Recognizing a concussion requires watching for different types of signs or symptoms. Remember there are two key things to watch for amongst your athletes:
Athletes who exhibit or report one or more of the signs and symptoms listed below or just “don’t feel right” after a bump, blow or jolt to the head or body, may have a concussion.
Signs observed by coaching staff:
Symptoms reported by athletes:
Signs and symptoms generally show up soon after the injury. The full effect of the injury may not be noticeable at first and some symptoms may not show up for hours or days. If you suspect a concussion, assess the athlete. Then assess the athlete again. Ensure the athlete is supervised for at least one or two hours after. Talk with the athlete’s parent/guardian/caregiver about watching for symptoms at home.
If the signs or symptoms get worse, you need to consider it a medical emergency. In rare cases, a dangerous blood clot may form on the brain in an athlete with a concussion and squeeze the brain against the skull.
Call 911 or take the athlete to the emergency room right away if he or she exhibits one or more of the following danger signs:
Resting after a concussion is critical because it helps the brain recover. Ignoring symptoms and proceeding as normal often makes symptoms worse and recovery to take longer. Even activities that involve learning and concentration can cause concussion symptoms to reappear or get worse.
It’s up to a healthcare professional to determine if an injured athlete’s concussion symptoms have been reduced significantly, and when he or she should slowly and gradually return to daily activities.
The athlete might feel frustrated, sad, or angry about having to sit out. Talk to them about it. Be honest about the risks of getting put back into play too soon. Offer your support and encouragement and remind them that as the days go by they’ll feel better.
An athlete should return to sports practices under the supervision of an appropriate health care professional. There are five steps to follow to help safely return an athlete to play. These steps should not be completed in one day, but instead over days, weeks, or months.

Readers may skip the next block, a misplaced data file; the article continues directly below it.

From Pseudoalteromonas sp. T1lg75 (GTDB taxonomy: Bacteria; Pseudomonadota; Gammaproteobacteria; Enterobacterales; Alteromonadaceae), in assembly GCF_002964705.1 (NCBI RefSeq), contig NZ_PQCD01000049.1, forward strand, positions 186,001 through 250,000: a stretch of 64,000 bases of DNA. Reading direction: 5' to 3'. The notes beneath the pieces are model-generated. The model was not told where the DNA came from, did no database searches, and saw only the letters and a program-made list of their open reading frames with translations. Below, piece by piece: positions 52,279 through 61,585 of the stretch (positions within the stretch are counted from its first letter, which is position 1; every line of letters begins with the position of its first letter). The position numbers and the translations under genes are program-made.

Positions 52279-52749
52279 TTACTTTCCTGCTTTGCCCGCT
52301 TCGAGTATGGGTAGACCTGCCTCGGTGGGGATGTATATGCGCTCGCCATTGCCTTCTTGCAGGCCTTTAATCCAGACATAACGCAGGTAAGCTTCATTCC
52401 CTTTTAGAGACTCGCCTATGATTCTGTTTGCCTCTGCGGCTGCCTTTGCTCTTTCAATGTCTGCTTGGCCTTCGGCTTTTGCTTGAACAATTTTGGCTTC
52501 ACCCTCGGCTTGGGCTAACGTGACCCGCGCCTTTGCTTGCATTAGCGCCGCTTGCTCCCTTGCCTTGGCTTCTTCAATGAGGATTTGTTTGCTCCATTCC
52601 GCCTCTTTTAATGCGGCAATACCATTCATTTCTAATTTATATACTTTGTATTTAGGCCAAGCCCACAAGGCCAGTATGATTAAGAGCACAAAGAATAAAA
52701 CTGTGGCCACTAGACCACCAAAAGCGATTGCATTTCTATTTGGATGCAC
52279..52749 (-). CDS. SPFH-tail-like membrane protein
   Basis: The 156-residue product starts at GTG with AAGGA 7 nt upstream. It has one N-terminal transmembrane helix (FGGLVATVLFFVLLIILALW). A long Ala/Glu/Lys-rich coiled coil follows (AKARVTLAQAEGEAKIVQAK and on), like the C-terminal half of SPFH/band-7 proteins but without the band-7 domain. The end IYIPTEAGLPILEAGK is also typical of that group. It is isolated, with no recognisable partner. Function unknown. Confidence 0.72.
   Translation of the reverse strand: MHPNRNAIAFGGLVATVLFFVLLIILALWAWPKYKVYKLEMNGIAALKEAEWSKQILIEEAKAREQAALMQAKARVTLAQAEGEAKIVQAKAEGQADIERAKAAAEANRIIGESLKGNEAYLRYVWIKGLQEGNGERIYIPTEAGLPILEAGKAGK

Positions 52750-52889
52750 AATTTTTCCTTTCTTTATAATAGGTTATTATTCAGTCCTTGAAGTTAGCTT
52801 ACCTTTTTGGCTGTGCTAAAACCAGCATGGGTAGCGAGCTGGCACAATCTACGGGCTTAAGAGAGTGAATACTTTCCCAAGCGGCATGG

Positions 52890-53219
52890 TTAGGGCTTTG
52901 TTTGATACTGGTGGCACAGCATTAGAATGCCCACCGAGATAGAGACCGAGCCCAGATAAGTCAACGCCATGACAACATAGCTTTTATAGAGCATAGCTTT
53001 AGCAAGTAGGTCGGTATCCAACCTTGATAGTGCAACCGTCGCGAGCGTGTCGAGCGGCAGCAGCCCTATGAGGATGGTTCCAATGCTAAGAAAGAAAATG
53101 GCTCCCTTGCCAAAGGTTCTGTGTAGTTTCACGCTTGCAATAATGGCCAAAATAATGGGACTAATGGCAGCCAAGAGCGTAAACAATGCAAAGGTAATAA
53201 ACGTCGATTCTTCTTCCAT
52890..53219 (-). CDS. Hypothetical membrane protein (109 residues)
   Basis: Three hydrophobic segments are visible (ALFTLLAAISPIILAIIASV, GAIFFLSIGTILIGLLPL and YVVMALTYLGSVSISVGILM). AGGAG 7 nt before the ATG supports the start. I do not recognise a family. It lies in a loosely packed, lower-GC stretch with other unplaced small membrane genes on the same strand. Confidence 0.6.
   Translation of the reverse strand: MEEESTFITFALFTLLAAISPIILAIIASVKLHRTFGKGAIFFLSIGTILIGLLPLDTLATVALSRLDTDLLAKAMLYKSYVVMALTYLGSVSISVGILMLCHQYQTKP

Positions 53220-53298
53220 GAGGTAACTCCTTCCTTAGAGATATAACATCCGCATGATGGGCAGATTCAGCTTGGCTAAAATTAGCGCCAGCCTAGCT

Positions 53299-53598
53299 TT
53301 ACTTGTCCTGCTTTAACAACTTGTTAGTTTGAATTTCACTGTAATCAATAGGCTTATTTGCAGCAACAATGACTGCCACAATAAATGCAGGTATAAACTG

During each step, monitor the athlete for returning symptoms, including fuzzy thinking and concentration. Report any symptoms to the athlete’s doctor. If an athlete’s symptoms come back, or they exhibit new symptoms with increased activity, stop these activities and take it as a sign that the athlete is pushing him/herself too hard. After additional rest, and an ok from their doctor, the athlete may start over again at Step 1. The athlete should only graduate to the next level of activity if s/he does not experience concussion symptoms.
Create a concussion action plan. Have an action plan in place before the season starts to ensure concussions are identified early and managed correctly. Educate athletes, parents/guardians/caregivers and other coaches about concussion. Dedicate a portion of one of the first practices to talk to all parties about the dangers of concussion; potential long-term consequences; and your concerns as well as expectations of safe play. Pass out concussion fact sheets. Remind athletes to immediately tell coaches if they suspect that they or a teammate has a concussion. Continuously make sure your athletes are in good condition to participate.
Insist that safety comes first. Teach your athletes that it’s not smart to play with a concussion.
Keep a concussion log. Review your concussion policy and action plan.
The Centers for Disease Control website www.cdc.gov/concussion provides additional resources relative to concussions that may be of interest to participants and their families.
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18 & Over: Click submit at the bottom of the page. From there you will receive a link to complete the Background check.
*In order to devote more of our resources to providing a quality program for the athletes, we ask that our volunteers cover the cost involved in their background screening, which is valid for 3 years.
Please click submit below to complete Step 1 and move onto step 2.